Soccer is a very physical game involving lots of running with sudden stops; a ball traveling long distances at incredible velocities and plenty of chances for violent collisions. Though, as a whole, soccer is a very safe sport to participate in, any activity with similar game play can lead to a multitude of minor injuries and potentially even some more severe ones.
There are many factors that can increase the chances of injury - like players not having warmed up properly, wet or slippery field conditions, players not paying attention or players and coaches simply ignoring the rules of safety.
Any time that there is an increased chance for a participant in any activity to become injured it's important that someone on staff be properly trained in administering first aid, in a sport that's as active and competitive as soccer, it's important that everyone be trained in first aid in a case where multiple injuries may occur and coaches or staff need assistance in caring for the injured players.
Here are some of the common injuries associated with the sport of soccer, many of which can be tended to with basic first aid principals and training.
Ankle sprains are one of the most common injuries associated with the sport of soccer. High speed running with quick and frequent stops and angular cuts is almost a recipe for a sprained ankle.
Muscle strains and Pulls
These can come from players who haven't warmed up properly, from attempting an uncommon or unusually high kick or from losing ones footing on a slippery playing field. Strains and pulls, depending upon severity can be excruciatingly painful.
In addition to the feet, soccer players are allowed to play the ball with their heads. A ball traveling at a high rate of speed and covering forty or so yards of playing field and impacting a players head can do a bit more than just have the player seeing stars momentarily. Also when two players go up for a ball in the air, the chances increase for an accidental head but, which is also a good chance for a concussion.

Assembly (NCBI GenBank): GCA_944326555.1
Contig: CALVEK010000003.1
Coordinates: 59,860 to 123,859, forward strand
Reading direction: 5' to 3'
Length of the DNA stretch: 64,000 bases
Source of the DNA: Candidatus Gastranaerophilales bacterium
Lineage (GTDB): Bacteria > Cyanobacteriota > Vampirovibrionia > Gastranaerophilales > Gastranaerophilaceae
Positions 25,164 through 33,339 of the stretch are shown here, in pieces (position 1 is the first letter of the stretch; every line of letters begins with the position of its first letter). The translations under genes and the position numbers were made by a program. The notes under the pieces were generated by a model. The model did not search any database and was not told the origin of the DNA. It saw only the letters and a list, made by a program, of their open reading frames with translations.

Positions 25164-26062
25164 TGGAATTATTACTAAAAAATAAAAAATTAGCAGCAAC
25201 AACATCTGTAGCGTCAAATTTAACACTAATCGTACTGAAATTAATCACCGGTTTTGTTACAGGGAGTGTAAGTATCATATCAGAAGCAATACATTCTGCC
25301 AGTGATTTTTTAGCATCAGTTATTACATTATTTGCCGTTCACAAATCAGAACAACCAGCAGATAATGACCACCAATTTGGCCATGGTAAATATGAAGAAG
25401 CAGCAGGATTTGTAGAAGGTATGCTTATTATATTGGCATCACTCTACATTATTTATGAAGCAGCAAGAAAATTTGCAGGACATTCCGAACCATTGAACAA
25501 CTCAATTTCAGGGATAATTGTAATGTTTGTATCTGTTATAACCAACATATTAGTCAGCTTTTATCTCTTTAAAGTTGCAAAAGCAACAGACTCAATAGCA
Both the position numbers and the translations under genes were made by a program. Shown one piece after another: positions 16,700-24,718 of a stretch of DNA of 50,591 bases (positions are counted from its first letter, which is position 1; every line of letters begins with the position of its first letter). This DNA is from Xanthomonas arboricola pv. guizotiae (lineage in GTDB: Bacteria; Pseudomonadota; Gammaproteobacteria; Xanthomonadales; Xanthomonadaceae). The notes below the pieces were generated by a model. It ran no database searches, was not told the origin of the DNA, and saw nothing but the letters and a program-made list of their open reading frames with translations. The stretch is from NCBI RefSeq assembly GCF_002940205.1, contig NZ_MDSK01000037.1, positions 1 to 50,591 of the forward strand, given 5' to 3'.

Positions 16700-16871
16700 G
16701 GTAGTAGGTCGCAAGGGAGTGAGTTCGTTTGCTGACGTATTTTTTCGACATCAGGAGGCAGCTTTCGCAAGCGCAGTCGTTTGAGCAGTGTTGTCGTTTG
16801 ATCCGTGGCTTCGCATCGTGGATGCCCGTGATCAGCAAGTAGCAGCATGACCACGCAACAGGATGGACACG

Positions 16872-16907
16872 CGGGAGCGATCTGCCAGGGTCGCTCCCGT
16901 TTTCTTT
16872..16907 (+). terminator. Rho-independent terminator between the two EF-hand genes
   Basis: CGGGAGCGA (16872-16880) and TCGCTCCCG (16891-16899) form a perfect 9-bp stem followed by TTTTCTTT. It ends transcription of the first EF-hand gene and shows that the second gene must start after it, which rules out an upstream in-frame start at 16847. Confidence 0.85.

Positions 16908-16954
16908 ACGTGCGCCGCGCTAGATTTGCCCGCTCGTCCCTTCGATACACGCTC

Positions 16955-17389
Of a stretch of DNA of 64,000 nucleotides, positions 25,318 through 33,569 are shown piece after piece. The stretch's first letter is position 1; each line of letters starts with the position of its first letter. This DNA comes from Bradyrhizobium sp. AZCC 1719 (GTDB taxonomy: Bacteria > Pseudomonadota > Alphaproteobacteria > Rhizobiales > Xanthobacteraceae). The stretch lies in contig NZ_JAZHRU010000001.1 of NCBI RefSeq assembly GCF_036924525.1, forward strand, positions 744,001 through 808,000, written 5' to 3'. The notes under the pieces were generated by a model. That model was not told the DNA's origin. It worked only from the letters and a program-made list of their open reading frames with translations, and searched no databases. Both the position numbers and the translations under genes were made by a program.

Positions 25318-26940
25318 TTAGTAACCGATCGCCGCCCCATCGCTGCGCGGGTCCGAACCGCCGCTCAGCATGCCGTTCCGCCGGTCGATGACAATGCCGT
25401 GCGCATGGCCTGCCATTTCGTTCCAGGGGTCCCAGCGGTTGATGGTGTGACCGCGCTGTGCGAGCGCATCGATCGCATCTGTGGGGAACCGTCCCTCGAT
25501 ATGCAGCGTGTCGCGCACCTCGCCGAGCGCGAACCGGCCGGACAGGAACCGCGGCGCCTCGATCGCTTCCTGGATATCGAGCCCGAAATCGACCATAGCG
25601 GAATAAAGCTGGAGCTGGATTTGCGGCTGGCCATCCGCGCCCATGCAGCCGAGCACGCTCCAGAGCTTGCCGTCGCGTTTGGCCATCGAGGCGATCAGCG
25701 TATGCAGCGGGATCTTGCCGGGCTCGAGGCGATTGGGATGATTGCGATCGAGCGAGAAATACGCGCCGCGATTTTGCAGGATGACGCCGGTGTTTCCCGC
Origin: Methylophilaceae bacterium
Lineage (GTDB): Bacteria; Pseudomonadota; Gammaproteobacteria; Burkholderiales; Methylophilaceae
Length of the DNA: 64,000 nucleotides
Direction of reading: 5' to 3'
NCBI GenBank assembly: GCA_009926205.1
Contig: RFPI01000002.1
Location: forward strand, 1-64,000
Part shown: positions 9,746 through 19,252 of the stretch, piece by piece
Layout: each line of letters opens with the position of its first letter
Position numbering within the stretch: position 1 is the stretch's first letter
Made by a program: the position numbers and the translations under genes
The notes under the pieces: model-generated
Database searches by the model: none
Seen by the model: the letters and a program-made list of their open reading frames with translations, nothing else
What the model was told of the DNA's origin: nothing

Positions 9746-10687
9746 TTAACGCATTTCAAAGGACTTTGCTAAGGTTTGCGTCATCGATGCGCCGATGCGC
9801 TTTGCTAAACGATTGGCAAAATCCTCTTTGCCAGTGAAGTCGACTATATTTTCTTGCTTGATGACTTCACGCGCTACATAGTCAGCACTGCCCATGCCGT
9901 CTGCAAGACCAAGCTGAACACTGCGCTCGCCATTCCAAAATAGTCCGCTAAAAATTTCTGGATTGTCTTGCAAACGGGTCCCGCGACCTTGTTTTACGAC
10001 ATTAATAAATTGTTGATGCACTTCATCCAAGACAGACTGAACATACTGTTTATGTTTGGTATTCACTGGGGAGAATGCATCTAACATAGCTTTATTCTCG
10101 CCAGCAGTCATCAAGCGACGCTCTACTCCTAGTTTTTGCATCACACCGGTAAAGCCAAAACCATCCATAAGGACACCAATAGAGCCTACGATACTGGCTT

Muscle cramps are common in any sport where a good deal of running takes place, and although they aren't very serious the pain associated can be reasonably high from the onset through the time the cramp has run its course.
The aforementioned list comprises the most common injuries that occur on the soccer field, few of which are very serious and even less of which are life threatening. The most serious injuries listed above are the concussion and the ankle sprain, both of which will most likely require the player who suffers them to miss a few games, but unless either is unusually severe the player would likely be back on the field in a week to ten days. Proper first aid training will help to identify the signs of each of the injuries listed above and let the proper course of treatment begin to be followed, whether it be ice, massage, elevation or stabilization.
Just like in any sport where there is potential for impact, there is a chance that some more serious injuries will occur on the soccer field. Any time two players collide at high speed or a misplaced kick from one player makes contact with another there is a chance for things like broken bones or deep lacerations to occur.
In the event a situation like this should occur, the players who are properly trained in first aid can begin to administer immediate care while waiting for emergency personnel to respond. If immediate action isn't taken in one of these more serious injury situations, a more permanent injury could potentially occur. First aid training will teach players how to properly stop bleeding, how to administer CPR and how to tend to individuals who may be in shock from the severe pain of suffering broken bones.
A team may play twenty games in a season without a single injury occurring, but if even one injury occurs on the field, the proper first aid training can make a world of difference in a positive outcome to the situation.
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